The Dow slid 180 points on Monday as fears mounted that China may be growing reluctant to make a comprehensive trade deal with Trump.
The Dow endured a 200 point hammering to start the week. Diplomatic relations between the US and China soured, and ISM manufacturing slumped further into recession. A big loss in the Dow Jones’ most heavily weighted stock also pressured the stock market.
The medium-term outlook for the Dow looks to be worsening as Trump’s move to break trade agreements with Argentina and Brazil could limit China’s appetite to negotiate a trade deal.
Less than an hour before the closing bell, the Dow Jones Industrial Average had declined by 219.34 points or 0.78% to 27,832.07.
Among the three major US stock market indexes, the Nasdaq was the worst-performing, posting a 1% loss, while the S&P 500 lost around 0.7%.
Despite the weakness in stocks, the price of gold was 0.3% lower, while crude oil was able to rally over 1.5%.
Skepticism around the ECB’s willingness to ease monetary policy further sparked a decent rally in the euro. This sent European stock markets sharply lower. Some of this weakness spilled into the Dow at the open of trade.
US ISM manufacturing PMI fell yet again, suggesting that a firm stock market and talk of “progress” in trade negotiations are doing little to prop up this flagging sector. Given the importance of the data in assessing the trade war, it should be noted that China’s Caixin manufacturing PMI beat expectations on Sunday (as did the eurozone’s today).
It was unsurprising to see the Dow Jones under pressure on Monday as US-China relations dominated headlines.
At the heart of the Dow’s troubles was the fallout from Trump’s decision to sign the controversial Hong Kong bill into law. China retaliated quickly to these sanctions, and Trump noted today that these events are definitely not helping trade talks.
The silver lining for the Dow Jones is that Beijing has tailored its response to avoid trade issues. By opting to focus on sanctioning NGOs and Navy warships, Xi Jinping likely hopes to keep talks heading in the right direction.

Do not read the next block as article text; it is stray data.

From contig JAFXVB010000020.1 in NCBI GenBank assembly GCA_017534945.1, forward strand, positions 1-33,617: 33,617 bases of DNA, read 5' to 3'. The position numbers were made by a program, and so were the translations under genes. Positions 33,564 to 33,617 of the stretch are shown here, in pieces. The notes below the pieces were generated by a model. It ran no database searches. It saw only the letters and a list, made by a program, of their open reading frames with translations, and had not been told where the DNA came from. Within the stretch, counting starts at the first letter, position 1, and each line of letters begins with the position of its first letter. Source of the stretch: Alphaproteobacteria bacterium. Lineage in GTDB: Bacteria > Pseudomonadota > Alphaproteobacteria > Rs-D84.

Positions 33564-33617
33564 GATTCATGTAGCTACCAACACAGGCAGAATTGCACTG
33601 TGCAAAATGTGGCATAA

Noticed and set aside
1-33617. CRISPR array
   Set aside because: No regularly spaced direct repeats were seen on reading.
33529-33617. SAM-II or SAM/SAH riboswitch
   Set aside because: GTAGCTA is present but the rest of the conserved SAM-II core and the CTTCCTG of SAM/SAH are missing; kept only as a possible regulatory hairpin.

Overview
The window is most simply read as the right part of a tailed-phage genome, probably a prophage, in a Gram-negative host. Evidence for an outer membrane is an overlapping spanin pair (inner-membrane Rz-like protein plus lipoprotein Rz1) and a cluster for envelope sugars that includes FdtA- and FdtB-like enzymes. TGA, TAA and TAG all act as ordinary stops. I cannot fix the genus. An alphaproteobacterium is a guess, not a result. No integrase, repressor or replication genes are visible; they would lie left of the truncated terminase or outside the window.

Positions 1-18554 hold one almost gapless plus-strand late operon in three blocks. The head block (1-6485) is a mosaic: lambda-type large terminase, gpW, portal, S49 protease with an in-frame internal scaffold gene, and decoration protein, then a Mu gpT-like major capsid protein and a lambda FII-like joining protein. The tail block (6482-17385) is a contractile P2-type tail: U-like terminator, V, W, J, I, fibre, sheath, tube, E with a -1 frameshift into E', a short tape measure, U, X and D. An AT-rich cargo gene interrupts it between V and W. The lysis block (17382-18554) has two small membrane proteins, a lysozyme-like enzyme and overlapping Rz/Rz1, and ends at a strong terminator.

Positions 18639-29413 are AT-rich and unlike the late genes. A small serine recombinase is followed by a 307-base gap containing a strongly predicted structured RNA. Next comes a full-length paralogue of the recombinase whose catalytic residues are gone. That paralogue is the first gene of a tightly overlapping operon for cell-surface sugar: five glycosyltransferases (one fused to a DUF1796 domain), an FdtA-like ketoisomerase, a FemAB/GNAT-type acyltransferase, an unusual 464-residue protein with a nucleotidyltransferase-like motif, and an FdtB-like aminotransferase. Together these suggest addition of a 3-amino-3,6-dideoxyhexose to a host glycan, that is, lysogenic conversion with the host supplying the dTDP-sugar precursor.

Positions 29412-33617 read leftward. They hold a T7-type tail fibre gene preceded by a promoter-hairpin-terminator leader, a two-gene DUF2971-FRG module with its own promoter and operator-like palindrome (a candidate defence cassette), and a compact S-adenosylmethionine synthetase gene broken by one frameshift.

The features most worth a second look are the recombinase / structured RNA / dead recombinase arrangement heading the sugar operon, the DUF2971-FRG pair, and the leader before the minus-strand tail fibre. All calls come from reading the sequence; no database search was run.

Adding fresh uncertainty to the trade outlook, Trump announced he would be adding tariffs on steel imports from Argentina and Brazil.
In a remarkably frank take from ING’s Timme Spakman, the economist warns that the president’s decision to go after these trade partners have wide-reaching adverse effects on US credibility.
The move by Trump signals that trade deals with the US are of limited value. A definitive exemption from tariffs was only granted to Argentina and Brazil last year after they agreed to limit their steel exports to the US. Clearly, such agreements can be discarded when the political winds shift. Earlier this year, President Trump threatened to impose tariffs on Mexico unless it tackled the issue of illegal immigration. That decision also took the market by surprise given that the US and Mexico had only recently concluded negotiations on a USMCA trade deal.
Ultimately, a Dow-spooking escalation in the US-China trade war now seems very plausible. Spakman questions whether Xi will even trust Trump to act in good faith,
A sea of red in the Dow 30 saw two of the most important stocks in the index taking a sizeable hit.
Apple (AAPL) was down 0.8% as trade tensions continued to raise the possibility that December’s planned tariffs might not be removed after all. This weakness is notable considering that electronics sales were through the roof over Thanksgiving, with a particularly bumper showing for smartphones.
Boeing (BA) stock was a massive anchor on the Dow Jones, and the aerospace manufacturer fell more than 2.15% at its lows. China tensions and the 737 Max are both fundamentals that are trending in the wrong direction for BA.
American Express was the worst-performing stock in the Dow 30 with a miserable 2.2% loss. Only McDonald’s, Exxon Mobil, and Nike were able to post convincing gains for most of the trading session.
This article was edited by Josiah Wilmoth.
Last modified: February 5, 2020 9:12 PM UTC